Behind the Headlines Nuclear Medicine in Israel

The revolutionary computer-linked X-ray scanner that won this year’s Nobel Prize in medicine for its developers, Allan Cormack of the U.S. and Godfrey House field of England, is one of several highly sophisticated electronic diagnostic devices manufactured in Israel and successfully marketed abroad in competition with such giants of the industry as General Electric in the U.S., Siemens of West Germany and Toshiba of Japan.

The Elscint Co., located near Haifa, ranks with the world’s leading producers of tomographic and nuclear medicine equipment. Machines bearing the trade-mark of the 10-year-old Israeli firm are to be found in some of America’s leading hospitals — Mt. Sinai In New York, Temple University Hospital in Pennsylvania, the National Institute of Health and Veterans Administration hospitals.

Tomography is the X-ray technique that provides three-dimensional pictures of the body’s interior. The Cormack-Housefield development has refined this to produce three-dimensional views of the interior of body organs. It has been hailed as the greatest stride in diagnostic instrumentation since Roentgen discovered X-rays some 70 years ago.

NOT A SURPRISING DEVELOPMENT

That Israel should be in the forefront of this development is a source of pride but not surprising considering the stress placed on science-based industry and the pool of scientific skills brought here by Jews from all over the world. Much of it is concentrated at the Israel Institute of Technology in Haifa, known as the Haifa Technion.

Dr. Avraham Suhami, the 45-year-old president of Elscint (a contraction for Electronic and Scientific) was born in Turkey, came to Israel as a child and was educated at the Hebrew University and the Technion where he earned his doctorate in physics and where he taught. His student and assistant is a Moroccan-born. Jew, Benjamin Tzabah, who is also a graduate of the Technion and director-general of Elscint. Dr. Reuben Sinai who was born in Rumania and holds a Ph. D. in mathematics and two Sabras — Yarom Artzi and Dan Ben Ze’ev — both physicists with doctoral degrees, head Elscint’s various departments of research and development.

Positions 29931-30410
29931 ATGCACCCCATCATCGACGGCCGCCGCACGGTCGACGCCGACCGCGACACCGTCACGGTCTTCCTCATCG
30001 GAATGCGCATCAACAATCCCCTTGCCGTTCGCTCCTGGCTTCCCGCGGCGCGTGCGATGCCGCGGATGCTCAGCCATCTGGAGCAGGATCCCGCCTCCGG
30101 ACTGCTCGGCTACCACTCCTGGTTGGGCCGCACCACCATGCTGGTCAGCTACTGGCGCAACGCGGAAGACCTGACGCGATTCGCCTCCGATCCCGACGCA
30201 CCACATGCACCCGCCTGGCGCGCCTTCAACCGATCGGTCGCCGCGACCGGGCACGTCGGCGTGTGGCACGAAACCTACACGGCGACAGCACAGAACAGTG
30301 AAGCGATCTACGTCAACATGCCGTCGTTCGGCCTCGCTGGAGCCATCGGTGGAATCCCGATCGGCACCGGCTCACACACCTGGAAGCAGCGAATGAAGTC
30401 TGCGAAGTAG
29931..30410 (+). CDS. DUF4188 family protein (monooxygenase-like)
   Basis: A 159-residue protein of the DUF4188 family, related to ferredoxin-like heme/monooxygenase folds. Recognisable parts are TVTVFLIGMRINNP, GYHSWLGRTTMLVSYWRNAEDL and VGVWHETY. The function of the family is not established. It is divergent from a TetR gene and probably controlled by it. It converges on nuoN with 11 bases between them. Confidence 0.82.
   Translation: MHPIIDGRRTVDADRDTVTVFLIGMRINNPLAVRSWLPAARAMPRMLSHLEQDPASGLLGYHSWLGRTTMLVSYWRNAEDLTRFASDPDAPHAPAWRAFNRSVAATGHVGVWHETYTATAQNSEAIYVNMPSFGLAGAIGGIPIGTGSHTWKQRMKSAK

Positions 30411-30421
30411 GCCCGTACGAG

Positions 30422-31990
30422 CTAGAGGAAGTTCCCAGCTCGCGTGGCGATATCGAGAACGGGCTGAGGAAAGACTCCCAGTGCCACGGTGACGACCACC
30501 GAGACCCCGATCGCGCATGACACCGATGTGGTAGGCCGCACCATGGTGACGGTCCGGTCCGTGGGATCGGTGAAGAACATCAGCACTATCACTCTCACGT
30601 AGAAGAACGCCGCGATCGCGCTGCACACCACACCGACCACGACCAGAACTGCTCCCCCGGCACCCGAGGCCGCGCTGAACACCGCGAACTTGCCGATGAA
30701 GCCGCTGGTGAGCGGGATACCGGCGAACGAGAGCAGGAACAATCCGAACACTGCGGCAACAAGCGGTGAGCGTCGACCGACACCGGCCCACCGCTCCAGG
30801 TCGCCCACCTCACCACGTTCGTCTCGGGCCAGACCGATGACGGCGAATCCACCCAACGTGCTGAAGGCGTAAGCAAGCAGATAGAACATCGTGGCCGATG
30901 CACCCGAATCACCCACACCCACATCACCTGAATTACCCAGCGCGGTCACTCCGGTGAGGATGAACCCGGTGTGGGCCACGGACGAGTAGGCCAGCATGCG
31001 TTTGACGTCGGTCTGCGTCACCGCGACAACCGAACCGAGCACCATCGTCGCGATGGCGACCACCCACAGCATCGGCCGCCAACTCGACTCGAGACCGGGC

Elscint is a place of constant activity. Before the production of one item is completed plans for the second generation or for new items are well advanced. It is a magnet for visiting scientists and technologists. It was one of the two industrial plants that President Anwar Sadat of Egypt visited during his recent tour of the Haifa area. It is also an eminently successful business. Shares in the company are sold on world markets, including the U.S. It currently has orders for $50 million in medical machinery.

WIDELY USED IN ISRAEL

The Nobel-winning X-ray scanner, manufactured by Elscint, is used in Israeli hospitals. Recently it was employed during the course of brain surgery, helping a team of surgeons to pinpoint the location of a malignant brain tumor and remove it successfully without damaging surrounding tissue.

The machine emits a thin beam of X-rays as it moves from side to side over the patient’s body. Detectors show where the X-rays are blocked or weakened by bones or organs. The impulses are fed to a computer which reconstructs images to allow doctors to peer into the very depths of internal organs.

Elscint is engaged in two main fields — diagnostic machinery and nuclear medicine. It produces a nuclear machine that injects radioactive isotopes into the bloodstream with an affinity to specific organs. The gamma rays emitted by the isotopes create an electronic image of the organ under examination. The process is constantly being refined. The ultimate goal is to enable doctors to study the functioning of the living brain.

Elscint plans to enter the field of ultra-sonic imaging. It also produces non-medical equipment. One example is an unbreakable, vandal-proof public telephone for which the first orders came from Ireland.

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